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Subjective Well-Being, Depression, Anxiety and Stress Ratings: A Comparison of Healthy and Unhealthy Students

Mehrdad Mazaheri

Dept. of Psychology, University of Sistan & Baluchestan, Iran

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Keywords: WHOQOL-BREF, DASS, health, satisfaction, depression, anxiety, stress


In order to compare the mean score of healthy and unhealthy students on the overall life satisfaction, satisfaction in specific domains of life, and negative feelings of depression, anxiety and stress ratings, a sample of 213 volunteering students–divided into two groups, healthy (N=118) and unhealthy (N=95)–were asked to complete the Iranian versions of the WHOQOL-BREF and the Depression Anxiety Stress (DASS-42) Scales.
Our results indicated that the mean score for all satisfaction ratings (QoL, DOM1, DOM2, DOM3, and DOM4) were found higher in healthy than unhealthy students. Moreover, mean score for the three emotional states of stress, anxiety and depression were found higher in unhealthy than healthy students. Finally, a significant correlation was found among all
satisfaction and negative emotion ratings.
In conclusion, the results of current study indicated that the people evaluated on their quality of life and satisfaction in different domains of life, can be related to their health status. Moreover, the WHOQOL-BREF and DASS-42 were suitable tools in assessing the positive and negative components of subjective well-being.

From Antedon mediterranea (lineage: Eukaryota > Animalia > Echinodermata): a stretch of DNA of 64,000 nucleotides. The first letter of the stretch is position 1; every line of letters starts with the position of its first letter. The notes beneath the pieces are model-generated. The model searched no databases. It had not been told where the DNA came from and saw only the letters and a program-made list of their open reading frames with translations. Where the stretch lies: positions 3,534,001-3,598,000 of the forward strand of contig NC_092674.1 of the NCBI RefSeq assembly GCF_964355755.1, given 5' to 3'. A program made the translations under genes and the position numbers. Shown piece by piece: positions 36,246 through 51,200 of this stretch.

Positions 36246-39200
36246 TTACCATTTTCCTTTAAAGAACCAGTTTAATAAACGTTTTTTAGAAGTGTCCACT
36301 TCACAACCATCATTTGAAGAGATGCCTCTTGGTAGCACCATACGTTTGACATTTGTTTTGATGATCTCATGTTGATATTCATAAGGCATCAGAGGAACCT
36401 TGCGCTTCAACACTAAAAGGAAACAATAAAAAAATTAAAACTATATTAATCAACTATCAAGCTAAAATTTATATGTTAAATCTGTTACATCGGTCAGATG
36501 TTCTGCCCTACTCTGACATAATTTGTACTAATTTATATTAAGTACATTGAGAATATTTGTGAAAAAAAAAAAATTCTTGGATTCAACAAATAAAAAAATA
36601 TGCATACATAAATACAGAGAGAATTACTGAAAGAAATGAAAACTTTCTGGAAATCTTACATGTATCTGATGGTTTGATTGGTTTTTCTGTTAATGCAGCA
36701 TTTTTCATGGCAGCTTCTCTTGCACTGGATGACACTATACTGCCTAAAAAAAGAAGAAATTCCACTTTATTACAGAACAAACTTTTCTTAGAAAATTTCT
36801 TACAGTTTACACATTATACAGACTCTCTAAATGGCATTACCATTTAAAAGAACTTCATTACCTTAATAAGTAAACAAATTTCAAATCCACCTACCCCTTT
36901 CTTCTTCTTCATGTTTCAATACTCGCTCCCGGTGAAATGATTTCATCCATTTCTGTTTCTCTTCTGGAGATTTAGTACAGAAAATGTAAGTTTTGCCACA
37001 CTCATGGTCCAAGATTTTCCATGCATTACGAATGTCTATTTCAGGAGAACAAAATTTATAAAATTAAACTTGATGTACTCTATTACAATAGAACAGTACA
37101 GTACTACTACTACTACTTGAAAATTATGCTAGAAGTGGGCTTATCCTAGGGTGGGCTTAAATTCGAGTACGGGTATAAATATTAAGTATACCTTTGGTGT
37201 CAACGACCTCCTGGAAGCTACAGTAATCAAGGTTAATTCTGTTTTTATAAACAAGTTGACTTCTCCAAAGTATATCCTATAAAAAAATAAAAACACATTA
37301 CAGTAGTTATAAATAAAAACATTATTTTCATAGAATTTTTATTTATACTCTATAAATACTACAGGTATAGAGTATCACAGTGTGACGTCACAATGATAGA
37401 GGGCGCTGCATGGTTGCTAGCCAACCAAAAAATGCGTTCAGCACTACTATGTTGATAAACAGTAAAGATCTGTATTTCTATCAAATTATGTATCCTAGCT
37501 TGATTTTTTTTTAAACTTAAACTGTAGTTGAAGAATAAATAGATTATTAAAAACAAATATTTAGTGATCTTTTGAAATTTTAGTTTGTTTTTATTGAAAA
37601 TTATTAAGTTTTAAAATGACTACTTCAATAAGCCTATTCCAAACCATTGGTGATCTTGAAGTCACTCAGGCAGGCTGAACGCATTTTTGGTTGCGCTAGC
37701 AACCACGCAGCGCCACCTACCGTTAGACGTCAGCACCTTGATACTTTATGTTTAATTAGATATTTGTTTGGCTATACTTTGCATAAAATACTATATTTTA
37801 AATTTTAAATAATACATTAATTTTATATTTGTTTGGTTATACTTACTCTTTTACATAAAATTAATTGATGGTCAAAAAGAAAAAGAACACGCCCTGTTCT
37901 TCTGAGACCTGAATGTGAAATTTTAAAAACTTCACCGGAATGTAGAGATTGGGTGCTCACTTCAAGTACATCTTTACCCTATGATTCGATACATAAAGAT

Subjective well-being is commonly discussed in the psychology literature in terms of happiness, quality of life, and life satisfaction, although these constructs vary somewhat in definition. Some authors define Qol in terms of life satisfaction or
satisfaction of needs (e.g., Campbell, Converse, & Rogers, 1976), or as “a person’s sense of well-being that stems from satisfaction or dissatisfaction with the areas of life that are important to him/her” (Becker,Diamond, & Sainfort, 1993).
Subjective well-being is composed of several components, including global life satisfaction, contentment with specific life
domains, the presence of frequent positive affect (pleasant moods and emotions), and a relative absence of negative affect (unpleasant moods and emotions).


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